# [Rd] internal string comparison (Scollate)

Romain François romain at r-enthusiasts.com
Mon Mar 31 16:44:54 CEST 2014

```Hello,

The use case I have might involve sorting many small such STRSXP vectors.

If I have Scollate, I don’t need to materialize the vectors and I can use the sorting algorithm I choose.

Here is some made up data:

df <- data.frame(
x = sample( 1:10, 1000, replace = TRUE),
y = sample( 1:100, 100, replace = TRUE),
z = replicate( 10000, paste( sample(letters, sample(1:100, size = 1), replace = TRUE ), collapse = "" ) ),
stringsAsFactors = FALSE
)

For which I’d like something like what order( df\$x, df\$y, df\$z ) gives me.

For example:

> system.time( res1 <- order( df\$x, df\$y, df\$z) )
utilisateur     système      écoulé
0.017       0.000       0.017
> system.time( res2 <- dplyr::order_( df\$x, df\$y, df\$z ) )
utilisateur     système      écoulé
0.005       0.000       0.005
> identical( res1, res2 )
[1] TRUE

The way dplyr::order_ is implemented I don’t need to materialize 500 STRSXP vectors and call order or sort on them ( 492 == nrow( unique( df[, c("x", "y" ) ] ) ) )

I just need to be able to compare two scalars together (either two ints, two doubles, or two CHARSXP SEXP). We already have special code to handle what it means to compare int, double etc in the R world with NA and NaN, etc ...

Scollate would give a way to compare two CHARSXP SEXP, the way R would. Of course one has to be careful how it is called, I have read the source.

Materialising temporary values into an R vector may be the R way of doing things, but sometimes it is a waste of both memory and time. Yes, this is about performance. We are often asked to choose between performance and correctness when in fact we can have both.

Romain

Le 27 mars 2014 à 22:12, Duncan Murdoch <murdoch.duncan at gmail.com> a écrit :

> On 14-03-27 3:01 PM, Kevin Ushey wrote:
>> I too think it would be useful if R exported some version of its
>> string sorting routines, since sorting strings while respecting
>> locale, and doing so in a portable fashion while respecting the user's
>> environment, is not trivial. R holds a fast, portable, well-tested
>> solution, and I think package developers would be very appreciative if
>> some portion of this was exposed at the C level.
>
> It does.  You can put your strings in an R STRSXP vector, and call the R sort function on it.
>
> The usual objection to constructing an R expression and evaluating it is that it is slow, but if you are talking about sorting, the time spent in the sort is likely to dominate the time spent in the setup.
>
>>
>> If not `Scollate`, then perhaps other candidates could be the more
>> generic `sortVector`, or the more string-specific (and NA-respecting)
>> `scmp`.
>
> Evaluating an R expression gives you sortVector.
>
> I can see an argument for Scollate being useful (sorting isn't the only reason to compare strings), but I can see arguments against exposing it too.  Take a look at the source:  it needs to be used carefully.  In particular, it can return a 0 for unequal strings, and users are likely to get messed up by that, or to submit bogus bug reports.  And it's not impossible to work around: if you can collect the universe of strings to compare in advance, then just use order() to convert them to integer values, and compare those.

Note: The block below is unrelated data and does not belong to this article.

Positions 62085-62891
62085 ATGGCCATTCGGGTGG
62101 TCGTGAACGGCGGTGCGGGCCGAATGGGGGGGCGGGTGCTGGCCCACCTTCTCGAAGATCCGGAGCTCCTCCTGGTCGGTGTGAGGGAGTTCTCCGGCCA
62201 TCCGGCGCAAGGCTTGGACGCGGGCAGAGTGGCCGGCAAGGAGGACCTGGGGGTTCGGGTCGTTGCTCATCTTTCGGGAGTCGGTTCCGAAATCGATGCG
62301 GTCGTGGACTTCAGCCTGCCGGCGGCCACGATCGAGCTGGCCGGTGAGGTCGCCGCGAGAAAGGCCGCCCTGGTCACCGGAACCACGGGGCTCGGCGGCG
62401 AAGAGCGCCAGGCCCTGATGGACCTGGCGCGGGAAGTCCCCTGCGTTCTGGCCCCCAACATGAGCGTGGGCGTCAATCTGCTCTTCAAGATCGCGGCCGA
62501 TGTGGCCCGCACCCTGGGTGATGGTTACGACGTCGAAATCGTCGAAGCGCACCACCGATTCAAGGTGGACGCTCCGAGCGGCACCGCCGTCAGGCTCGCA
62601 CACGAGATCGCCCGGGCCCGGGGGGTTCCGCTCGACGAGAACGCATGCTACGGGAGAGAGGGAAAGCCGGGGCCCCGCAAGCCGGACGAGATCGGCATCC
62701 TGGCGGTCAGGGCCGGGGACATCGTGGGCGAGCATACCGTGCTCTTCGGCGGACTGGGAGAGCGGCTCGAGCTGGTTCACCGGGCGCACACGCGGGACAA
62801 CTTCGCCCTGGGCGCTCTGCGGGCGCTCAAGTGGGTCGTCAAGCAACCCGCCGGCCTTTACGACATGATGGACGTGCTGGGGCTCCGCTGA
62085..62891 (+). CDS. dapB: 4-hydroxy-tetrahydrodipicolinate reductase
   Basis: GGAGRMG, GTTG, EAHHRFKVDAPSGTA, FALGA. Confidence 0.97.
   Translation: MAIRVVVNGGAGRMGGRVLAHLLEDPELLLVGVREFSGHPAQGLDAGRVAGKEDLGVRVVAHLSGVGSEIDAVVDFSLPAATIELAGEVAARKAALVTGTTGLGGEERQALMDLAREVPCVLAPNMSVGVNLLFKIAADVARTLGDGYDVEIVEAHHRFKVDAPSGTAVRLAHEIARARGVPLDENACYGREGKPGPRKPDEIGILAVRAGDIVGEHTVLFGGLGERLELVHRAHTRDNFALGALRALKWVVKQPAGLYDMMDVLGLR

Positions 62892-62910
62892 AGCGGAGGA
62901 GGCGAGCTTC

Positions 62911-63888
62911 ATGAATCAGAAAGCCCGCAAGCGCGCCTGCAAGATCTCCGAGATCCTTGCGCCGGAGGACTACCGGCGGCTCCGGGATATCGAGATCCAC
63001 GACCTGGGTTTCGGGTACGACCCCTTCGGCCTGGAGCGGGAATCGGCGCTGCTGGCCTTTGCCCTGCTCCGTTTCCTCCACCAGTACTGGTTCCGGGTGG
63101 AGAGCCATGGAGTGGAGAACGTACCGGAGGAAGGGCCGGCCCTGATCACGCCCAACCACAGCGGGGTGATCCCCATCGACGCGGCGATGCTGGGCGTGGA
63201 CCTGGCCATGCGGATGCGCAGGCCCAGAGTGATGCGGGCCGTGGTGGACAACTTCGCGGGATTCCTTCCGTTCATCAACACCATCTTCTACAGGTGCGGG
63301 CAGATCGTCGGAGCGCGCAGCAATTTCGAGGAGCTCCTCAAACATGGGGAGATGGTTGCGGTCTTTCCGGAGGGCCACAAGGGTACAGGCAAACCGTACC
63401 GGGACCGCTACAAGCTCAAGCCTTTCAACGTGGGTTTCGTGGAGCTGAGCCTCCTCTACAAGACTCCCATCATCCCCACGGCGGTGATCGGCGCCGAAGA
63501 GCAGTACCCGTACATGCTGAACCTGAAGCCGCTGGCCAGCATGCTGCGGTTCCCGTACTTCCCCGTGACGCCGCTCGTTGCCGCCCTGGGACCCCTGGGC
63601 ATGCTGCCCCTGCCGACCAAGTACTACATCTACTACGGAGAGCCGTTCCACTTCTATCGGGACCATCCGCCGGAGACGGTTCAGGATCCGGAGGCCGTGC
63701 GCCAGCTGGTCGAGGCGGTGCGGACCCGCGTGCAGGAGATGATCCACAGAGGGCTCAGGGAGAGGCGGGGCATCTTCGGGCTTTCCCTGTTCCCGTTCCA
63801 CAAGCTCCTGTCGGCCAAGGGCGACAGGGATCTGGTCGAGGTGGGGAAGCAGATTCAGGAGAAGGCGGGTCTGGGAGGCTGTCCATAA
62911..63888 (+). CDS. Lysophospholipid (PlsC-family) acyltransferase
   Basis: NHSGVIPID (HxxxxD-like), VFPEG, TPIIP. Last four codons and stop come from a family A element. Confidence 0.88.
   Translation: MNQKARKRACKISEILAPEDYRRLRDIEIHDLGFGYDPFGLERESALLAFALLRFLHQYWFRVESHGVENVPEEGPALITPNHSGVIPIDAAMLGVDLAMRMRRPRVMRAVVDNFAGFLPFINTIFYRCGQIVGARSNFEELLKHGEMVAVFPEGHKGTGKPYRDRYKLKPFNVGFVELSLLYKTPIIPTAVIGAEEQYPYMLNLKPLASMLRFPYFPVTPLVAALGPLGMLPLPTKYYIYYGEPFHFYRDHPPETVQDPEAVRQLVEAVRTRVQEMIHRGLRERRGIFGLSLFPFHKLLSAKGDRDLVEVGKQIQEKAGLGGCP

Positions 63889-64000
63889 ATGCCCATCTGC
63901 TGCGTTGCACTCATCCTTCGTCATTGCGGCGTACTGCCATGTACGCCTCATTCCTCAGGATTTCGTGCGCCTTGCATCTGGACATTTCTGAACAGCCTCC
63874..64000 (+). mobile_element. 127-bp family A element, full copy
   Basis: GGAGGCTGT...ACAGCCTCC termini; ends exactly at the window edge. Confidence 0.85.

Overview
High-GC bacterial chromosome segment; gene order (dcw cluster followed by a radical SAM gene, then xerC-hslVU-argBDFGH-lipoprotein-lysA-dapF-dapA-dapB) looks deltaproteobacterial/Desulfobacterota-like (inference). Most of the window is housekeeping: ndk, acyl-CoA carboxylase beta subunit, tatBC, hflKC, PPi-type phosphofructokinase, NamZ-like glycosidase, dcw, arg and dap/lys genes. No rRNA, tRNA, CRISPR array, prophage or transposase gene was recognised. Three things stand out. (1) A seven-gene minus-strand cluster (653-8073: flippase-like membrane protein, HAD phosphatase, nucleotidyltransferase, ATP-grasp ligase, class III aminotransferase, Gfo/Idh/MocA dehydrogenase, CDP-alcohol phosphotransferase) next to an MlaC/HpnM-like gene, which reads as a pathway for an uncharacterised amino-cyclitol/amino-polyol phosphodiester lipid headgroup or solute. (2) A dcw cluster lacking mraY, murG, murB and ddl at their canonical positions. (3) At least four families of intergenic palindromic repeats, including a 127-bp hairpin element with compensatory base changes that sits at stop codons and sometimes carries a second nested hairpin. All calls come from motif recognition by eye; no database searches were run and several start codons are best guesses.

>
> Duncan Murdoch
>
>>
>> I understand that the volunteers at R Core have limited time and
>> resources, and exposing an API imposes additional maintenance burdens
>> on an already thinly stretched team, but this is a situation where the
>> R users and package authors alike could benefit. Or, if there are
>> other reasons why exporting such routines is not possible nor
>> recommended, it would be very informative to know why.
>>
>> Thanks,
>> Kevin
>>
>> On Thu, Mar 27, 2014 at 11:08 AM, Dirk Eddelbuettel <edd at debian.org> wrote:
>>>
>>> On 26 March 2014 at 19:09, Romain François wrote:
>>> | That's one part of the problem. Indeed I'd rather use something rather than
>>> | copy and paste it and run the risk of being outdated. The answer to that is
>>>
>>> We all would. But "they" won't let us by refusing to create more API access points.
>>>
>>> | testing though. I can develop a test suite that can let me know I'm out of
>>>
>>> Correct.
>>>
>>> | date and I need to copy and paste some new code, etc ... Done that before, this
>>> | is tedious, but so what.
>>> |
>>> | The other part of the problem (the real part of the problem actually) is that,
>>> | at least when R is built with ICU support, Scollate will depend on a the
>>> | collator pointer in util.c
>>> | https://github.com/wch/r-source/blob/trunk/src/main/util.c#L1777
>>> |
>>> | And this can be controlled by the base::icuSetCollate function. Of course the
>>> | collator pointer is not public.
>>>
>>> So the next (and even less pleasant) answer is to build a new package which
>>> links to, (or worse yet, embeds) libicu.
>>>
>>> As you want ICU behaviour, you will need ICU code.
>>>
>>> Dirk
>>>
>>> --
>>> Dirk Eddelbuettel | edd at debian.org | http://dirk.eddelbuettel.com
>>>
>>> ______________________________________________
>>> R-devel at r-project.org mailing list
>>> https://stat.ethz.ch/mailman/listinfo/r-devel
>>
>> ______________________________________________
>> R-devel at r-project.org mailing list
>> https://stat.ethz.ch/mailman/listinfo/r-devel
>>
>
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```